Saturday round-up: Hot water awaits?

Global temperatures haven’t risen as much as the amount of energy the planet has absorbed since 2003 would suggest, but the rises may just have been delayed. That’s according to Kevin Trenberth and John Fasullo of the US National Center for Atmospheric Research (NCAR).

Kevin Trenberth explains where the sun’s energy goes when it reaches Earth. Credit: NCAR.

In a paper published in Science yesterday they compare satellite data measuring the amount of energy from the sun entering the atmosphere and returning back into space. Since 2000, the Earth has absorbed around 0.9 watts per square metre more at the top of the atmosphere than it has released. “It is this imbalance that produces global warming,” Trenberth and Fasullo write.

Most of the energy is absorbed by the oceans, with a comparatively small amount contributing to atmospheric warming. “Yet, ocean temperature measurements from 2004 to 2008 suggest a substantial slowing of the increase in global ocean heat content,” they write. “If the extra energy has not gone into the ocean, where has it gone?”

Trenberth's simplified estimates of the measurements of heat contained on Earth. Credit: Science.

Most energy reaching the Earth from the sun is absorbed by the oceans – reflected by the blue area – with only part of the small portion up to the red line warming the atmosphere. Over recent years satellites have measured an increase in the amount of energy being retained on Earth, but it’s currently unclear where that energy has gone. Credit: Science.

In a separate statement the NCAR suggests that the heat may be stored in oceans so deeply that it’s currently impossible to monitor. Upper ocean waters across much of the tropical Pacific Ocean become significantly warmer around once every five years, in the cycle known as El Niño. The first signs of the latest El Niño emerged in June 2009, and Trenberth believes that this could now release the missing energy. “The heat will come back to haunt us sooner or later,” Trenberth. “The reprieve we’ve had from warming temperatures in the last few years will not continue.”

While directly measuring temperatures at great depths is not possible, Australian scientists presented evidence this week that surface warming has penetrated the oceans underneath. In the Journal of Climate, Paul Durack and Susan Wijffels analysed data on how the amounts of salt contained in the sea – known as salinity – changed across the world.

Understanding salinity is most important because it is one of the best measures of changes in rain and snowfall. “Observations of rainfall and evaporation over the oceans in the 20th century are very scarce,” Durack said. Salinity changes as oceans lose water to the atmosphere, making the sea saltier, and as it then returns to the sea as rain or snow it dilutes the salinity. “We can use ocean salinity changes as a rain-gauge,” Durack explains.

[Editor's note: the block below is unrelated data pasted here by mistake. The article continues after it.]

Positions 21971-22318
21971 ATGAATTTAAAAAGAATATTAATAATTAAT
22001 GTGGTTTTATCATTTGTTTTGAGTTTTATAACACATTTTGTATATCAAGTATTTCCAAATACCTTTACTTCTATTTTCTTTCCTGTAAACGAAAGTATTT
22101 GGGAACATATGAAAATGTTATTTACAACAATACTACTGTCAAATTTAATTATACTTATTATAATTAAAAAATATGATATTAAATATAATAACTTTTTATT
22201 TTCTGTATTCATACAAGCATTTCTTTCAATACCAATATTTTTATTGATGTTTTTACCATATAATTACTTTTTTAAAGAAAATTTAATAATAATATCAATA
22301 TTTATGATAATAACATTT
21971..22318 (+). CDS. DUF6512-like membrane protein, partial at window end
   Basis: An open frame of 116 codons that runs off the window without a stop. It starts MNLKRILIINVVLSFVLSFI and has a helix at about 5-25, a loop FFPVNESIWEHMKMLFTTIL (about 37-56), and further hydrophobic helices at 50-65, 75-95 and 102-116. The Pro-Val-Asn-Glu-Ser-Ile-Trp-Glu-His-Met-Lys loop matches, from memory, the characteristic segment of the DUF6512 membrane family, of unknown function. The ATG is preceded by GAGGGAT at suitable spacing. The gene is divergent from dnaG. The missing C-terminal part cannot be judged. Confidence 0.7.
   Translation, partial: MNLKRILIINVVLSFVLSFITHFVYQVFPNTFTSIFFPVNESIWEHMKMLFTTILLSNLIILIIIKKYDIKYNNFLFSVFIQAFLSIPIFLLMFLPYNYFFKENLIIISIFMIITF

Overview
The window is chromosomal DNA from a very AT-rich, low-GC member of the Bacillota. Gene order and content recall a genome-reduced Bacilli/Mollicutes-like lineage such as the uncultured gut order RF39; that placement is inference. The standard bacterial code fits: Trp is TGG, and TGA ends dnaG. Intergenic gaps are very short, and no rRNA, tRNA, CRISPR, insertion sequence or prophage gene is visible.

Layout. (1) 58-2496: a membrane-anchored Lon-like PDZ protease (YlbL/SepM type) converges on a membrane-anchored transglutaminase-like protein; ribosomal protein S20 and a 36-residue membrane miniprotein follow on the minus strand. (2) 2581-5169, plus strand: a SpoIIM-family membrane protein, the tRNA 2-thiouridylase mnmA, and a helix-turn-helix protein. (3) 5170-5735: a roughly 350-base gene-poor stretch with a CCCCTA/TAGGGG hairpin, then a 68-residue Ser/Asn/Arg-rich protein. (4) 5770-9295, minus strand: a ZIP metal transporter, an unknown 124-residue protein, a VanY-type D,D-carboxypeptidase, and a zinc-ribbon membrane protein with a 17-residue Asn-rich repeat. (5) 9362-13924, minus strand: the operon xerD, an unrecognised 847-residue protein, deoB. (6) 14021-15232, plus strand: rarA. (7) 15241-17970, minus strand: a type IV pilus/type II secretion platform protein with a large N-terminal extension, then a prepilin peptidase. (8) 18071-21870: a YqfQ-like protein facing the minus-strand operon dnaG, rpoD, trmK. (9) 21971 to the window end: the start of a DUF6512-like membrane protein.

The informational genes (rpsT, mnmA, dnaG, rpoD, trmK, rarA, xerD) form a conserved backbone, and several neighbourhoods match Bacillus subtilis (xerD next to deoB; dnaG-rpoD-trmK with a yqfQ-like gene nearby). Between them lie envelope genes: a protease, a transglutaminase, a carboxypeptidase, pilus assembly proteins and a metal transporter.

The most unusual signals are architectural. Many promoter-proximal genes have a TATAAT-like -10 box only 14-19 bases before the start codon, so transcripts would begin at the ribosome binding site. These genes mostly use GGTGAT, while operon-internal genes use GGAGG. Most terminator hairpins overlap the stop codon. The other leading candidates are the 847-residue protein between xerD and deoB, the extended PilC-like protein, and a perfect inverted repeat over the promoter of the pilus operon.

CSIRO scientist Dr Susan Wijffels holding a probe used to measure ocean salinity. Credit: CSIRO.

CSIRO scientist Dr Susan Wijffels holding an “Argo buoy” used to measure ocean salinity and temperature. Credit: CSIRO.

The Australian Commonwealth Scientific and Research Organization (CSIRO) scientists analysed measurements from 1950 to 2008, over which time surface sea temperatures have risen by 0.4ºC. They found that the oceans where most rain and snow falls have become fresher than ever, while those where more evaporation occurs have become still saltier. This implies that dry parts of the world have become drier and wet regions wetter as atmospheric temperature increases. “This is further confirmation from the global ocean that the Earth’s water cycle has accelerated,” Durack says. They also found that waters beneath the ocean’s surface have begun to move in the same direction as those at the surface. This is not usually expected. “Warming-driven changes are extending into the deep ocean,” Durack observed.

Kevin Trenberth was one of the scientists whose emails to Phil Jones of the University of East Anglia (UEA) were leaked as part of the “Climategate” scandal. This week UEA’s own independent scientific assessment panel, headed by former non-executive chairman of Shell Lord Oxburgh, became the latest to clear Jones’ science. The panel went through the the eleven papers written by Jones and the UEA’s Climatic Research Unit, including some relating to the controversial use of tree rings to measure temperatures through history. It assigned three members, at least one of which was familiar with the topic being written about, to each.